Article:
Category Archives: London Jazz Festival

Pop-up Jazz

The BBC, in a groundbreaking partnership with Jazz FM, is launching a pop-up Jazz radio station which will be broadcasted during the London Jazz Festival from Thursday 12 November until midnight on Sunday 15 November.

It will be available on digital radios and via BBC iPlayer.

Although it is a very short experiment, it is a welcome opportunity to showcase Jazz and we at downwithit hope that it is a great success.

Likes(2)Dislikes(0) Jazz Gigs of The Year 2014

One of my New Year resolutions at the start of 2014 was to get myself out rather more to catch live Jazz performances. As the year ends it is time to take stock of what I saw and where I went.

A deep benchmark was engraved in February when legendary funk masters, Pee Wee Ellis and Fred Wesley played at Ronnie Scott’s. Their performance was commented on here and I rated them with an 8/10. I was expecting a deep disappointment when they introduced a female vocalist- so many promise much, but deliver nothing. In this case my lack of faith was exposed and confounded. Robin McKelle was superb and is a real talent to catch (if she ever plays any where else other than France).

2014 was the year when I made my first visit to East Side Jazz Club in Leytonstone. Denys Baptiste featured one May evening and I was there to enjoy the first of six visits this summer.

I was assured that I would enjoy Gilad Atzmon and they were right. His powerful and intense soloing merited my second 8/10 rating of 2014. There were times when I that he was going to blow his alto sax apart, such is the forcefulness that he has on tap.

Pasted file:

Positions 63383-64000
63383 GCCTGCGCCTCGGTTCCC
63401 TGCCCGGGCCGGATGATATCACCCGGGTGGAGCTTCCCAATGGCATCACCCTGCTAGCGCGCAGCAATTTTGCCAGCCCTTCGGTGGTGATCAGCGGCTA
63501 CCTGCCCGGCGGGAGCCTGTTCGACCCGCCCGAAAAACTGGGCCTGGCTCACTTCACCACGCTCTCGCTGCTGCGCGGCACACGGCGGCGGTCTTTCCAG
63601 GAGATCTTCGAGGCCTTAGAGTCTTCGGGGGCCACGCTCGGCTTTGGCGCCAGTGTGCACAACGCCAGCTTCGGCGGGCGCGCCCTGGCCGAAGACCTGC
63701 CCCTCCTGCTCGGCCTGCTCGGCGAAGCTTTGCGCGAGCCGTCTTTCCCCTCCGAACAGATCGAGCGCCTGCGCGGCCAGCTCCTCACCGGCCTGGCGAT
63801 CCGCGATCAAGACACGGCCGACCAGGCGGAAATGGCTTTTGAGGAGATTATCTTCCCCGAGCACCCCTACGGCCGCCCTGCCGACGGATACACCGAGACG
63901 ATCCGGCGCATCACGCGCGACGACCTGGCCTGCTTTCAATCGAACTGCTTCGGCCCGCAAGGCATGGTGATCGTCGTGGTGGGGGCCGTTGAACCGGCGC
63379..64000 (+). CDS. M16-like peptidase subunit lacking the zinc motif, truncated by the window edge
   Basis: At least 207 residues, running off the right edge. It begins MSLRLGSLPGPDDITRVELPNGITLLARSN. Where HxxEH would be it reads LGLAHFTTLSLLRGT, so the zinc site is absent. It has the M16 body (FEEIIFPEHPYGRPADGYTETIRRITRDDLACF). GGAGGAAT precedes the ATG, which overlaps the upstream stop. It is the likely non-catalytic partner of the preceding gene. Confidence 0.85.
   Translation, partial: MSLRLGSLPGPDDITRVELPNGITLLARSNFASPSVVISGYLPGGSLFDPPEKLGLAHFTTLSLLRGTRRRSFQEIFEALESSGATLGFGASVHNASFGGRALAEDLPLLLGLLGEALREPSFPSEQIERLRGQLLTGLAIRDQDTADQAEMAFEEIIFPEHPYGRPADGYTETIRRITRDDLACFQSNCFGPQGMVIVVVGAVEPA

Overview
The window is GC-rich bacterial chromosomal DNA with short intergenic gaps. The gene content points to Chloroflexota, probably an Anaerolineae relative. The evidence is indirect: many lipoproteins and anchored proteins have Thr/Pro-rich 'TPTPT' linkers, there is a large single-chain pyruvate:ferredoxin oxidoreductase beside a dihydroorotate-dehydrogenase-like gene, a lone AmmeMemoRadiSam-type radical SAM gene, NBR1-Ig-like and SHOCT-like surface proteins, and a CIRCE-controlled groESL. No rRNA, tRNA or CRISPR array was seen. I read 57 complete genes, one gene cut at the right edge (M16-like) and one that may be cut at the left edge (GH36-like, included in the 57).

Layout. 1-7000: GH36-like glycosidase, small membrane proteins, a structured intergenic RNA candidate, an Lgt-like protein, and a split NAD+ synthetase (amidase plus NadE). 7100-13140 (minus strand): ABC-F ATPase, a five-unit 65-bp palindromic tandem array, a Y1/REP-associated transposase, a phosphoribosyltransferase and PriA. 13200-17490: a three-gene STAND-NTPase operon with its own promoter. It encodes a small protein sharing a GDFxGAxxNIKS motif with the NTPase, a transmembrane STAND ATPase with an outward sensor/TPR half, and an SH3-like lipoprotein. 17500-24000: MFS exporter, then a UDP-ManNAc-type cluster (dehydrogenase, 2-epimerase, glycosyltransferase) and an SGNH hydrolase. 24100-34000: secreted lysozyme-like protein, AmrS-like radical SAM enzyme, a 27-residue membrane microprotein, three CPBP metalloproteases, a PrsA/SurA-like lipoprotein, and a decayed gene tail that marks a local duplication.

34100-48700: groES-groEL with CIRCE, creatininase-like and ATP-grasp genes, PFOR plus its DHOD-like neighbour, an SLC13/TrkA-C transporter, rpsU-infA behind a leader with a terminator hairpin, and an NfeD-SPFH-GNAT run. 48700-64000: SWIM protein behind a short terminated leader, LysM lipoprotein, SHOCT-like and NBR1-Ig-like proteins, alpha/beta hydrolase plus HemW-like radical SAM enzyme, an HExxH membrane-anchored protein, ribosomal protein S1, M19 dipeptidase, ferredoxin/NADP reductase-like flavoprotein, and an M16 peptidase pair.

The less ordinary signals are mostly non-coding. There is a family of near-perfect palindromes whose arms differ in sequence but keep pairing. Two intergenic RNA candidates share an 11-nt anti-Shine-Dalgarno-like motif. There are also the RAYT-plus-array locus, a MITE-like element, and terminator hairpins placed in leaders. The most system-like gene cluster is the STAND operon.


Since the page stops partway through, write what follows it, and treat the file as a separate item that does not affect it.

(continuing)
Another saxophonist also merited an 8/10 the ESJC. I’ve always harboured a strong mistrust of sax players who play several instruments from Adolphe Sax’s brood. They are usually adequate on one and dire on the rest. Derek Nash made me review that particular prejudice (Gilad Atzmon is a fine multi-reedsman too). Playing with the Letonstone R & B Allstars in an end of Summer season spectacular, I enjoyed his showmanship and that of the rest of a band which also featured Geoff Gascoyne on bass.

In addition to playing several members of the sax family, Derek Nash also fronts several bands, which he uses to showcase different repertoires. Following up on a gig he publicised on Twitter took me to a bar called The Water Margin at the 02 (Dome) in Greenwich in late July. I suppose all musicians have performed before small audiences, but that night saw Nash and his jazz funk outfit, Protect The Beat open to no more than three friends of the band and five civilians, myself included. After some deliberation amongst the band about whether to play or not, pure professionalism kicked in and the result was a performance which rated a rare 9/10. Nash is a very entertaining frontman and his joy encouraged his band mates to excel. Particular mention should be given to guitarist Dave Ital and drummer Darby Todd, but the whole show saw great musicians triumphing over a sadly meagre audience.

My home town of Macclesfield hosts a summer arts festival, which is growing year on year and it was there that I attended a rendition of Under Milk Wood, which was another memorable evening. On the same weekend I also saw a re-creation of A Love Supreme on London’s Southbank.